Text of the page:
Six week cycles, two tracks
- Build teams work in six week cycles.
- Shaping happens on a track parallel to building. It produces potential projects that are six weeks long or shorter.
- The betting table is held in the two-week
cool-downbetween cycles. Unshaped work is considered too risky to bet on.
- Betting means a team is given six uninterrupted weeks to finish the shaped work.
- During cool-down, teams have no scheduled work. It’s slack time to deploy, debrief, fix bugs, and/or learn new tech.
Shaping work is qualitatively different from building. It’s unknown in advance which ideas will turn into bettable projects and which ones won’t. Some projects are shaped quickly, some take multiple cycles, and some never come together. What’s important is to always have some good options for the betting table before each cycle.
Phases of the work
- Work starts unshaped as raw requests and ideas. (Example: “Build a calendar.”)
- Work is shaped into a concept at the right level of abstraction: defined enough to bet on but with the details left for the team to work out.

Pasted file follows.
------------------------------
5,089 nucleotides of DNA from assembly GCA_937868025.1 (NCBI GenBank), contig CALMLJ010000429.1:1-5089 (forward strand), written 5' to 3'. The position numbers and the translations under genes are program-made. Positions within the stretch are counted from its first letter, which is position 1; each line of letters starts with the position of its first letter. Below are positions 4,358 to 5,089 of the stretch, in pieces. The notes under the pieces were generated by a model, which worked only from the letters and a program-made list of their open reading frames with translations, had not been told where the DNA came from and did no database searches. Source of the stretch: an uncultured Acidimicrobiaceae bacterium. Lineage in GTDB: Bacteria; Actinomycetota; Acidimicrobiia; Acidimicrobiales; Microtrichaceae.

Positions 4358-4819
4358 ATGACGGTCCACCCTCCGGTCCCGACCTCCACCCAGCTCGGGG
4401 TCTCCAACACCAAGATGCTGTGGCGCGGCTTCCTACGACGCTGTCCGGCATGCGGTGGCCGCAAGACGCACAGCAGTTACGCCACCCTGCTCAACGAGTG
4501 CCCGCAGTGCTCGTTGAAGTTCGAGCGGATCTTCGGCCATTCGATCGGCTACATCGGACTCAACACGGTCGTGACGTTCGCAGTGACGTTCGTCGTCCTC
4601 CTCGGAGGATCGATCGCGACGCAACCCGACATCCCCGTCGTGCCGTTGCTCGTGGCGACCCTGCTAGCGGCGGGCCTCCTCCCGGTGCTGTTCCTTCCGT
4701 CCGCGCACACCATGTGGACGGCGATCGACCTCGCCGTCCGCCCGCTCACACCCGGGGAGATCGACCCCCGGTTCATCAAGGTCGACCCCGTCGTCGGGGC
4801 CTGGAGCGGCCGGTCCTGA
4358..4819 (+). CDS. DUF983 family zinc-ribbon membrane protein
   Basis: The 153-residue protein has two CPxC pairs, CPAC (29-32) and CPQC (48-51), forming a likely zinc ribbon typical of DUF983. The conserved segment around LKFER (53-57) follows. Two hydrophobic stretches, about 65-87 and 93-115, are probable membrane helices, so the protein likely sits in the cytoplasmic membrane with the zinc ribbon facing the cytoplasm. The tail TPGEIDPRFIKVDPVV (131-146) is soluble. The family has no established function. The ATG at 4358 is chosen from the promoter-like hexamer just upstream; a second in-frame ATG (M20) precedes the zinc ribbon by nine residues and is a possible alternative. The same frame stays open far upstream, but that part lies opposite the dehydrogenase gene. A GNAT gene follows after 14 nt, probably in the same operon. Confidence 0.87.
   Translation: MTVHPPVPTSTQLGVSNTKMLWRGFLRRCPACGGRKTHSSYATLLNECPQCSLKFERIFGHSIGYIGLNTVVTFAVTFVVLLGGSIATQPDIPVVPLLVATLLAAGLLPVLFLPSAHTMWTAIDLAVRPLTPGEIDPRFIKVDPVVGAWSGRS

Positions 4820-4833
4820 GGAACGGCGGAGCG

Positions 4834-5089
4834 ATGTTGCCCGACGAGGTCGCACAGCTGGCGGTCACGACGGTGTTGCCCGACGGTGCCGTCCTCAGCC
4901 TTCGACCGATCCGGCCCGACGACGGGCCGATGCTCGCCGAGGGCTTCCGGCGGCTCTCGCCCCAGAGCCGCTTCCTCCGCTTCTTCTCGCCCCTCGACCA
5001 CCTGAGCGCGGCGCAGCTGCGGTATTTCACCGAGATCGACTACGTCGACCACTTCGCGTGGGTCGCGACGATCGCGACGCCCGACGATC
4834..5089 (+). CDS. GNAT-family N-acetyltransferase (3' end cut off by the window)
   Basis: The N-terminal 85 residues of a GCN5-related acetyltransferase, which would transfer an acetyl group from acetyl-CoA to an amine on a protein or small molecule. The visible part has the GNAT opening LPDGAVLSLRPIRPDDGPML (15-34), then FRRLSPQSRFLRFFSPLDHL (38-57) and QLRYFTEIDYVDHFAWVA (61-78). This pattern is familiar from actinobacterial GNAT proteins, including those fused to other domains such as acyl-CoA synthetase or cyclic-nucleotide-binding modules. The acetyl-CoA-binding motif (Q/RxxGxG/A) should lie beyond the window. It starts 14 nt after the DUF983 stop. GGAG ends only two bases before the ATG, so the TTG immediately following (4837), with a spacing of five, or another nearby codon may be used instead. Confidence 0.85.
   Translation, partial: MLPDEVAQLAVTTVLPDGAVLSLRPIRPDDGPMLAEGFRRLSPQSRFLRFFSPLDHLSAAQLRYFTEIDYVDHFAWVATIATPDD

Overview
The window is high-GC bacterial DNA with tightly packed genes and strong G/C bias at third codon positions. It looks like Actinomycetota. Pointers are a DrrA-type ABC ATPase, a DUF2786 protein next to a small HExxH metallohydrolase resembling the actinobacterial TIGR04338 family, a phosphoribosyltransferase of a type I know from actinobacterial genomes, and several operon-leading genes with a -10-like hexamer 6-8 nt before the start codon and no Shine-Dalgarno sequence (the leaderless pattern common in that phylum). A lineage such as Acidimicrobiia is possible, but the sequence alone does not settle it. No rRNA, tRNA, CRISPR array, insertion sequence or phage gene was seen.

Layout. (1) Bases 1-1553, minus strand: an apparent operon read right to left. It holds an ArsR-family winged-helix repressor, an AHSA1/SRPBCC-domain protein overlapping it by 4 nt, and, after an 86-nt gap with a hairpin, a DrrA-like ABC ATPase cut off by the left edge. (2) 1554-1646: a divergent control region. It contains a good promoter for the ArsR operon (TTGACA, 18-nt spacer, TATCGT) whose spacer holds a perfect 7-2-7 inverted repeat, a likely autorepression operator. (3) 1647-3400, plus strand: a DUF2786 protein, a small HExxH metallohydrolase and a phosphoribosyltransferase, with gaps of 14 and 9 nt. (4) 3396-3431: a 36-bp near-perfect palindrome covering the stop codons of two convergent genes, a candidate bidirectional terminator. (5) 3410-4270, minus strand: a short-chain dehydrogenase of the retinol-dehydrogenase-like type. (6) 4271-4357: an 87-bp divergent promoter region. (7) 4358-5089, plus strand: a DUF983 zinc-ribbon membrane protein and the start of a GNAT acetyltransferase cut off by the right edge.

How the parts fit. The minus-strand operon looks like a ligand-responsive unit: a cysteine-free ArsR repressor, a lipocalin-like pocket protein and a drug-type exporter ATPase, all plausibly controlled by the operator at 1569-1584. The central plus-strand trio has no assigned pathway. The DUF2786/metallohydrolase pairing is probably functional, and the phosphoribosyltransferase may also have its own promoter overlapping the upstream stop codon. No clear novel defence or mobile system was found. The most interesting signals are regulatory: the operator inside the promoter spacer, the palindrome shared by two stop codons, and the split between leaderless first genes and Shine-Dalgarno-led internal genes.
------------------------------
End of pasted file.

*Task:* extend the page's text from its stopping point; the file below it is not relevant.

- Betting turns the work into a scheduled project with a deadline and a team.
- The teams works within the outline of the shaped concept. They break the project into scopes that integrate front and back-end work. They finish one scope early in the cycle to validate the concept and gain momentum.
- Further into the cycle, the team has mapped scopes for the whole project and finished the most important ones first.
Steps to perform
- Projects start with shaping a potential solution to fit within constraints (like the
appetite, the amount of time stakeholders think the project is worth). Shaping is done by senior designers with input from senior technical and business people. Work at the shaping stage is concrete enough to evaluate but rough enough that the team has room to resolve the countless details.
- The output of shaping is a
pitch—a potential bet for the
betting table. Betting means committing a small cross-functional team for an uninterrupted period of time (six weeks) to build and ship the pitch.
- Builders break the work into
scopes—parts they can build and vertically integrate independently from other parts—and define their own tasks.
- As they build scopes end-to-end, they report progress in terms of whether the work is
uphill—still containing unknowns—or
downhill—solved and merely requiring further labor to finish.